Someone introduced me to the saying ‘you can’t make a silk purse from a sow’s ear’. At the time the expression struck me as odd. It describes the futility in turning something underwhelming into something prized. But it’s a proverb that got me thinking that it might just apply to certain airline IT leaders who are finding creative ways to supplement legacy technology with new generation offer engines. Purpose-built for modern retailing, these engines sit on top of a legacy technology stack to enable the digital transformation of air commerce. In this context, perhaps the saying should be ‘you CAN make a silk purse from a sow’s ear’.
It’s hard to believe now, but in not so distant times many said to me that NDC would never take off. These naysayers said that airlines wouldn’t be able to handle the enormous volume of data associated with creating and controlling the offer in real-time. It was inconceivable that airline systems would cope with such a data tsunami. With NDC entering the mainstream, it’s true that traditional technology stacks struggle. But it’s not only NDC shopping that is applying pressure. It’s exponentially rising search volumes, dynamic pricing, and the demands of today’s hyperconnected customers. And what of the future? Very soon we will see airline commerce apply Artificial Intelligence (AI) and Machine Learning (ML) algorithms to data sets to create and optimize all offers in all channels. In fact, we have partnered with Florida International University (FIU) and we are growing a Data Science team to enable it. But data demands performance that some systems cannot deliver.
The inability for airline commerce technology to meet these demands is untenable. We have entered the “zettabyte era” where analysts predict that annual global IP traffic will reach 3.3 ZB per year by 2021. Take for example connected cars that crank up to 25 GB of data per hour. That’s the equivalent of nearly 30 hours of HD video playback and more than a month’s worth of 24-hour music streaming. No one is afraid that the car company will drown in data but we all fear for traditional airline commerce systems.
Here are some of the risks associated with modern commerce on the airline business:
- Performance constraints and timeouts
- Inability to handle high search volumes
- Cost-prohibitive scan and look to book charges
- Limitations of 26 RBDs and reliance on ATPCO fare filing
- No support for dynamic offers
Growing Airline Frustration
More often than not, traditional airline technology stacks – many of which are powered by PSS vendors – are plagued with the above problems. In this regard, the airlines we speak to are clearly frustrated with the PSS’ retailing abilities. At our FLX-Disrupt 2018 conference, only 3% of delegates thought their PSS did an ‘excellent’ job at digital retailing, while 47% rated their PSS poor.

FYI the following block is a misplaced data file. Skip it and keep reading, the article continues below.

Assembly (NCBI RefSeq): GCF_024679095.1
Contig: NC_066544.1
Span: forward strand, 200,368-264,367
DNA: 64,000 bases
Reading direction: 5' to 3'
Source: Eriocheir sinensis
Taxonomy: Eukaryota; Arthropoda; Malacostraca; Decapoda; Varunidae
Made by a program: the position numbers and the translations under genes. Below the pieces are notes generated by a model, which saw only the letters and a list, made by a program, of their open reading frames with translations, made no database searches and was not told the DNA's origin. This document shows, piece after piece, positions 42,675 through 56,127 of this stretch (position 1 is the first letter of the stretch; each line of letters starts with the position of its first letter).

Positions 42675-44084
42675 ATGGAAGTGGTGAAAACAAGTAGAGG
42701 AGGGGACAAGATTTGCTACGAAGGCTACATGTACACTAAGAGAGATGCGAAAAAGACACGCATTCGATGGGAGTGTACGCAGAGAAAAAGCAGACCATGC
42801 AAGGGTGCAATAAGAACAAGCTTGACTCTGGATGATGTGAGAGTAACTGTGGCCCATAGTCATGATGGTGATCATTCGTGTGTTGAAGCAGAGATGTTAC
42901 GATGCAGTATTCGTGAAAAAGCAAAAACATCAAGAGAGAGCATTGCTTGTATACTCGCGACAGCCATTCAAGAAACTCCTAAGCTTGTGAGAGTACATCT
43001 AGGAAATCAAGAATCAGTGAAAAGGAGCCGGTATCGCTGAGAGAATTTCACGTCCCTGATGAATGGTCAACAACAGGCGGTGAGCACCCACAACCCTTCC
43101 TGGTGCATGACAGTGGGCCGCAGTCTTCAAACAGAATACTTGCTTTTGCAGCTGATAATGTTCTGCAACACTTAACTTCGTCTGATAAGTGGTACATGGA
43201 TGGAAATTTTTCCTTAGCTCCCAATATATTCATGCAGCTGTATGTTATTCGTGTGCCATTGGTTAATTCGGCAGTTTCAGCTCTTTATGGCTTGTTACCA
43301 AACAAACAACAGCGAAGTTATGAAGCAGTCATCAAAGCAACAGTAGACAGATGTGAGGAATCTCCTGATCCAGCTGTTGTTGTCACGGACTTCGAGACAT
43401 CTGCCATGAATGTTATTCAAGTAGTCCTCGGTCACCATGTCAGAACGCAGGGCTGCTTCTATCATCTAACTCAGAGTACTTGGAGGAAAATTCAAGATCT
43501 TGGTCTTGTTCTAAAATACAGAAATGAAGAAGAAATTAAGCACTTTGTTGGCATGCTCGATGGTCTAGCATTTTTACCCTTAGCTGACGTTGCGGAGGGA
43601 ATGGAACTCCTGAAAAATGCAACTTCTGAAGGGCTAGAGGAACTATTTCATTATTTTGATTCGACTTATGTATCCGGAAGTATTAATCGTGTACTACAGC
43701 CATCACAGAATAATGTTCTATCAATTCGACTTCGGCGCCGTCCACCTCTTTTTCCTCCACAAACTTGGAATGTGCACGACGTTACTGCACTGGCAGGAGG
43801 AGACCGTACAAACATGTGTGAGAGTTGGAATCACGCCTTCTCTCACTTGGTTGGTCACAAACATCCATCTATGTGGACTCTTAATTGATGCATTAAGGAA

Technical weakness is only part of the picture. There is also the matter of control. Airline commerce needs to own its most valued asset – the air offer. That’s the very thing that connects you to the customer and to revenue. If you outsource your offer technology to a PSS vendor, might your airline be forced into taking a route that does not align with your distribution strategy? How the airline formulates, delivers, and distributes the offer is the airline’s ‘secret sauce’ that should never be given over to a third-party. What happens to your ‘sauce’ if the partnership breaks up in a messy divorce? The offer is like self respect. It’s everything.
Ask for less, and find more
The good news is that you don’t need a wholesale technology swap out. A growing number of airline leaders are instead choosing to just scale back what is asked of existing systems, including PSS providers, and then invest in next-generation offer engines that the airline can fully control. This enables airlines to engage in a digital transformation to meet current and future retailing demands, cost-effectively and with ease. There aren’t many of us offer engine vendors out there, but we do exist and we are happy to compete on functionality. But the airline needs to choose who will power, not own, the offer.
What can new offer engines do?
By working alongside your existing technology stack, new generation offer engines can fuel the digital transformation of air commerce. You’ll benefit from:
- Ancillary Merchandising: A la carte, personalized bundles, fare families
- Dynamic Pricing: Flights and ancillaries
- Shop & Price: Large date range calendar shopping, affinity and attribute shopping
- Lightning fast response times
- Lowest cost of technology ownership
- Total airline control across all channels
So, as you can see, the century’s old proverb “you can’t make a silk purse with a sow’s ear” doesn’t always hold true. Savvy airline IT leaders are doing just that. That’s OK with us. I invite you to get in contact with the Accelya commercial team to discuss digital transformation with new generation offer engines. That way you’ll ensure your retailing strategy runs as smooth as silk and makes a positive impact on your airline’s purse.